From 1969 to 1974, Three Dog Night was one of the biggest rock bands in the world, known for smash hits like “One”, “Eli’s Coming”, “Mama Told Me Not to Come”, “Shambala”, “Black & White”, and of course “Joy to the World”. Their squeaky-clean, family friendly image made them popular with both teens and adults, but behind that image lurked a deep, dark secret – co-lead singer Chuck Negron, the long-haired, mustachioed one, was an unrepentant heroin addict.
THREE DOG NIGHTMARE, first published in 1999 and revised in 2017, tells the harrowing tale of the horrors of drug addiction by the man who lived that nightmare for over twenty years. And ‘nightmare’ it truly was, as Chuck tells his tale of going from the pinnacle of the rock’n’roll universe to a Skid Row junkie, lying, cheating, and stealing his way through life leaving nothing but sorrow and devastation in his wake, callously hurting everyone who loved him (including his children) to get his next fix, and getting thrown out of the band he helped put on the charts by co-founders Danny Hutton and Cory Wells.
It’s an ugly story, and Chuck Negron himself would be the first to admit it isn’t a very likable portrait, but fortunately for him (and us) he lived to tell it, finally getting clean and sober in 1992 after over thirty attempts at detox. His story then turns into a redemption song as he tries to put back the broken pieces of his life together, remaining frozen out of Three Dog Night by Hutton and Wells, and he speaks frankly about the new addiction that gripped him in his first few years of recovery: anger, “a dubious luxury” for an addict, as AA founder Bill Wilson once coined it.
Chuck Negron finally made his peace with the world and with himself, and is now 27 years clean and sober. I’ve seen Chuck perform solo three times, including earlier this year on the ‘Happy Together’ tour (which I wrote about here at this link ). And as someone who is celebrating 16 years of personal recovery himself today, September 7, I salute you, Chuck Negron, and I thank you for sharing your experience, strength, and hope with the world! If THREE DOG NIGHTMARE can help save just one life, the effort you put into it was well worth it.
You can purchase a copy of THREE DOG NIGHTMARE at Chuck Negron’s website ( http://www.chucknegron.com/ ) or through Amazon. Whether you’re a rock fan or a person in recovery, you won’t be disappointed. Now let’s listen to Chuck Negron and the original Three Dog Night sing their biggest hit, ‘Joy to the World” from a 1975 SOUNDSTAGE TV performance! Peace out, peeps!:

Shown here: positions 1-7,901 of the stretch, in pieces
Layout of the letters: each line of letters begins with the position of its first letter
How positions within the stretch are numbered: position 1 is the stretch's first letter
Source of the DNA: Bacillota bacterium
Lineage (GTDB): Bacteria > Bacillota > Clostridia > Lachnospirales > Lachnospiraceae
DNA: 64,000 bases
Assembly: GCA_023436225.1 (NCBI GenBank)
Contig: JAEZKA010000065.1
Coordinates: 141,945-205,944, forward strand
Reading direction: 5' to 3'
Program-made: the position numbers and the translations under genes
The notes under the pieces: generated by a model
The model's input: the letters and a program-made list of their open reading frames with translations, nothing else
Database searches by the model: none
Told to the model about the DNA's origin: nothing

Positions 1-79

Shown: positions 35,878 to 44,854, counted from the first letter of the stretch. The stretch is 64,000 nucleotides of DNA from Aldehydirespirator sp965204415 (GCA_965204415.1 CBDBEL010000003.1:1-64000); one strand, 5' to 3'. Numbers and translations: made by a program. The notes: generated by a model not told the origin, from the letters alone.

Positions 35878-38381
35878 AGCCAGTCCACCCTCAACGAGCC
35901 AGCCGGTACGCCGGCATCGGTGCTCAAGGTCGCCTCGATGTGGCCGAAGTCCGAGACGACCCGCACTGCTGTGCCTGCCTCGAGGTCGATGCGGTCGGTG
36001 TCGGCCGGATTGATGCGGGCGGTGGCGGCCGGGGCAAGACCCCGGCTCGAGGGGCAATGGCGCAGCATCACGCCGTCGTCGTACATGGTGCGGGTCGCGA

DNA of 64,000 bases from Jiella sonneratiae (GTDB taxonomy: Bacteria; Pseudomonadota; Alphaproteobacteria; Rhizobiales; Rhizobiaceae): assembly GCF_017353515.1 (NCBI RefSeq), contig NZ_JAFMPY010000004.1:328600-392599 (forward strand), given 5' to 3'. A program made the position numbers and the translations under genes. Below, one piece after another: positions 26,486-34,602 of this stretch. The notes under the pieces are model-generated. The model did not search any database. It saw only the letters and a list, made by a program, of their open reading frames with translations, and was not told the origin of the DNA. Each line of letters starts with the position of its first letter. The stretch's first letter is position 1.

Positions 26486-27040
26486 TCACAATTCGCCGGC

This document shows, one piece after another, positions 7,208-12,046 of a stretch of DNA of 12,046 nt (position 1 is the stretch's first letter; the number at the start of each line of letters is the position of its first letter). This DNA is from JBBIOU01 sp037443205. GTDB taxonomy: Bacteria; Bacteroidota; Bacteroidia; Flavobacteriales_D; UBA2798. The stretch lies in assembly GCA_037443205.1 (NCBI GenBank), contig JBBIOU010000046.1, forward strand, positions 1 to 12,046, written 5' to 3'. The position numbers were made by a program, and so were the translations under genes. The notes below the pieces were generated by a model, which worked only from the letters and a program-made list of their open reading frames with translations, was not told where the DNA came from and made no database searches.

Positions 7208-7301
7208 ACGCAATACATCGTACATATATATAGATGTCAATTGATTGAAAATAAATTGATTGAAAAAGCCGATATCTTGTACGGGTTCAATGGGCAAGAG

You couldn’t go anywhere in 1984 without hearing “On the Dark Side” blaring from a car radio or your neighborhood bar’s jukebox. That’s thanks in large part to audiences rediscovering 1983’s EDDIE AND THE CRUISERS via repeated showings on HBO, turning the film into an instant cult classic and veteran Providence-based rockers John Cafferty & The Beaver Brown Band into FM-radio favorites. The film hadn’t done well when first released to theaters, but exposure on the fairly-new medium of Cable TV garnered new fans of both it and Cafferty’s soundtrack album.
Investigative reporter Ellen Barkin looks into the mysterious death of Eddie Wilson (played by Michael Pare’), lead singer of The Cruisers, whose death in a car accident is shrouded in secret, as the body was never found. Was it suicide? murder? or is Eddie still alive? She digs deep to uncover the facts about what happened that fateful night at the recording studio, where the band was putting together an LP titled “A Season in Hell”, based on the dark poetry of Arthur Rimbaud.
Her journey of discovery takes her to Eddie’s bandmates: lyricist/keyboard player Tom Berenger, now a high school Literature teacher; former manager Joe Pantoliano, a New Jersey DJ; bitter ex-bass player Matthew Laurence, leader of a Cruisers tribute band; background singer (and Eddie’s steady) Helen Schneider, a choreographer; drummer David Wilson, working in an Atlantic City casino. She also discovers the fate of saxman Michael “Tunes’ Antunes (the sax player for Beaver Brown, who was born RIGHT HERE in New Bedford, MA!), who tragically died of a heroin overdose (the more things change… ).
Director Martin Davidson (who also cowrote the screenplay) made his debut with 1974’s THE LORDS OF FLATBUSH, a 50’s-set drama that was an early hit for Sylvester Stallone and Henry “The Fonz” Winkler. His films are mainly of the low-budget variety, but well worth seeking out: the Gen-X coming of age tale ALMOST SUMMER, the John Ritter superhero comedy HERO AT LARGE, the sorority life drama HEART OF DIXIE (with Ally Sheedy, Phoebe Cates, and Virginia Madsen), and the Sissy Spacek romantic comedy HARD PROMISES (steer clear of the Davidson-penned, Joe Brooks-directed bit of treacle IF EVER I SEE YOU AGAIN though!). Davidson also worked extensively in TV, helming episodes of CALL TO GLORY, PICKET FENCES, CHICAGO HOPE, and JUDGING AMY, and a pair of TV-Movies starring Miss Madsen: the true-crime drama A MURDEROUS AFFAIR: THE CAROLYN WARMUS STORY and the baseball comedy LONG GONE.
John Cafferty and Beaver Brown enjoyed enormous success after EDDIE AND THE CRUISERS found its way to cable TV, not only with “On the Dark Side”, but the FM hits “Tender Years” and “Wild Summer Nights”. Their follow-up album contained more hits (“Tough All Over” and “C-I-T-Y”), and they recorded the theme to the 1986 Stallone action flick COBRA (“Voice of America’s Sons”). The film’s sequel EDDIE & THE CRUISERS II: EDDIE LIVES!, tanked at the box office (and frankly isn’t very good), but that hasn’t stopped Cafferty and his bandmates from rockin’ and rollin’ after 40-plus years on the road. I’ve seen and enjoyed them several times, and they always manage to get the crowd movin’ and groovin’ (and stole the show from headliners Southside Johnny & The Asbury Jukes last time out!). The Beaver Brown Band are true rock’n’roll road warriors, and EDDIE AND THE CRUISERS is a must-see for die-hard rockers (like yours truly!).